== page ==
Best Media Year by Member of McDonell Family: Teenage novelist Nick McDonell, who garnered more attention for his hot book Twelve than boldface McDonell père Terry did in taking over Sports Illustrated .

Best Double Whammy: Michiko Kakutani, The New York Times . Within the space of two weeks, Ms. Kakutani destroyed the second novels of both Dave Eggers and Donna Tartt, skunking the hype around both books and sending shudders up the spines of young authors everywhere.

Best New Enemy of Plastic Surgeons: Hugh Hefner. “I want us to pull back a little bit,” Mr. Hefner said of Playboy in October. “Pull back from the explicit nature of sexuality, to try to re-establish the connections for the reader and the advertiser that were there in earlier decades.”

Best Jann Wenner Decision (Non–Bonnie Fuller Division): His Jann-ness yanks Rolling Stone ‘s staff band out of cheesy competition with staff bands from Spin and Blender .

Long, Important Article Everyone Says They Read All of But Didn’t: William Langewiesche’s multi-part Ground Zero epic in The Atlantic.

Long, Important Article Everyone Says They Didn’t Read But Did: Ken Auletta’s tough-love profile of Harvey Weinstein in The New Yorker.

Media Book Everyone Said They Wouldn’t Read, But Did: Toby Young’s How to Lose Friends and Alienate People.

Media Book Everyone Said They Wouldn’t Read, and Didn’t: Richard Blow’s American Son .

Worst Trend: The stab-your-old-editor roman à clef. Vanity Fair , Vogue … what’s next? Hookers and blow in the mailroom of Reader’s Digest ?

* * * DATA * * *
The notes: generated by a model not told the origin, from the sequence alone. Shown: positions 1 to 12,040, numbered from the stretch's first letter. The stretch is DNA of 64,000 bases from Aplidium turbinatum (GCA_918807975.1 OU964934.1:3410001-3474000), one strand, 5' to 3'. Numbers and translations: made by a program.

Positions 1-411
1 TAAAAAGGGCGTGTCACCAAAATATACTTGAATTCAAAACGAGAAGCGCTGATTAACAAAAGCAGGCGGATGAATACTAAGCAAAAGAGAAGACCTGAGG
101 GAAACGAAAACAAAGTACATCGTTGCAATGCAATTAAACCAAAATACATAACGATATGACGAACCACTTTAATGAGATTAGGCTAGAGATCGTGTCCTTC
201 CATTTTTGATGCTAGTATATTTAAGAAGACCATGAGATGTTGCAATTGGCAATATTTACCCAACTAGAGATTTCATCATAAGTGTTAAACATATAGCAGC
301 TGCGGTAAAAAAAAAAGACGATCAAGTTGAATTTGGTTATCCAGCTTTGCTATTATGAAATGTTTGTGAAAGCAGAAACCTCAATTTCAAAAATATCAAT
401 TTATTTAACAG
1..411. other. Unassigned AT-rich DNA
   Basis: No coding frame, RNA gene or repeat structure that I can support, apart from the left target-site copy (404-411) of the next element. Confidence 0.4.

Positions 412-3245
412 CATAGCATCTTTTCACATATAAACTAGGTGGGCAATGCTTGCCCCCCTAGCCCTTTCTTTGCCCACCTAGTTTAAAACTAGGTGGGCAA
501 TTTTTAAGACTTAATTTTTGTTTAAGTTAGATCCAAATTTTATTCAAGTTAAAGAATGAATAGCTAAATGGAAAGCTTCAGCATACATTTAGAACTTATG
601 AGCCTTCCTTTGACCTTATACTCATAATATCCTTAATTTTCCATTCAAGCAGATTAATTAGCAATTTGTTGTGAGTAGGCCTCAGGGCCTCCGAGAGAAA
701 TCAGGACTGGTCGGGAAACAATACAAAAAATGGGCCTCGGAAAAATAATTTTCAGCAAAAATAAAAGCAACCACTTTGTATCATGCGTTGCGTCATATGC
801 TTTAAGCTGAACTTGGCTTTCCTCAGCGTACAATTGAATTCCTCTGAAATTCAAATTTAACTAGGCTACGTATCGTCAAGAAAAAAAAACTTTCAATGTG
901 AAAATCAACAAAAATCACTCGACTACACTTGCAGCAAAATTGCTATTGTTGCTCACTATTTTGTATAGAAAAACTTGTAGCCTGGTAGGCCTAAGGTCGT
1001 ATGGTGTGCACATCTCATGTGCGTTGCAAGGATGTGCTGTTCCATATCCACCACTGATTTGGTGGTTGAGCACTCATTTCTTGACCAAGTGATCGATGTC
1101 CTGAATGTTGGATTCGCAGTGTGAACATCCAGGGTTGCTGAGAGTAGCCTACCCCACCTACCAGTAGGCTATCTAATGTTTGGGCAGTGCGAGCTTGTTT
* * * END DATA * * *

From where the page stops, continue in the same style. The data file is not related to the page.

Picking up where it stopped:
Funniest Trend: Us Weekly closes later than Time .

Stop the Trend: The Atkins vs. carbs debate. O.K., we get it.

The We’ll Believe It When We See it Award: The rumored return of Mademoiselle .

Most Surprising Takedown: Liz Smith’s Dec. 10 knee-capping of Gangs of New York .

Best Editor in Limbo: Ex– Entertainment Weekly managing editor Jim Seymore, currently editor in chief of the Super Special Secret Time Inc. Project for Editors in Limbo .

Best Saying “Sorry” Without Saying “Sorry” : The Sept. 4 edition of The New York Times . In front-page pieces on Aug. 16 and Aug. 17, The Times included former Secretary of State Henry Kissinger among opponents of an invasion of Iraq. Conservative critics howled, and on Sept. 4, the paper ran a rambling, 327-word “editor’s note” trying to explain itself. “I still don’t know what to make of it,” one Times source said. “I can’t tell whether we fucked it up or not. It took two weeks after the original Kissinger piece. Was it a correction or not?”

Best Out-of-Towner: Men’s Health editor in chief David Zinczenko has a hot magazine, parties in Manhattan, dates hot actress Rose McGowan, gets his name regularly in Page Six and works in … Emmaus, Penn.! Moo!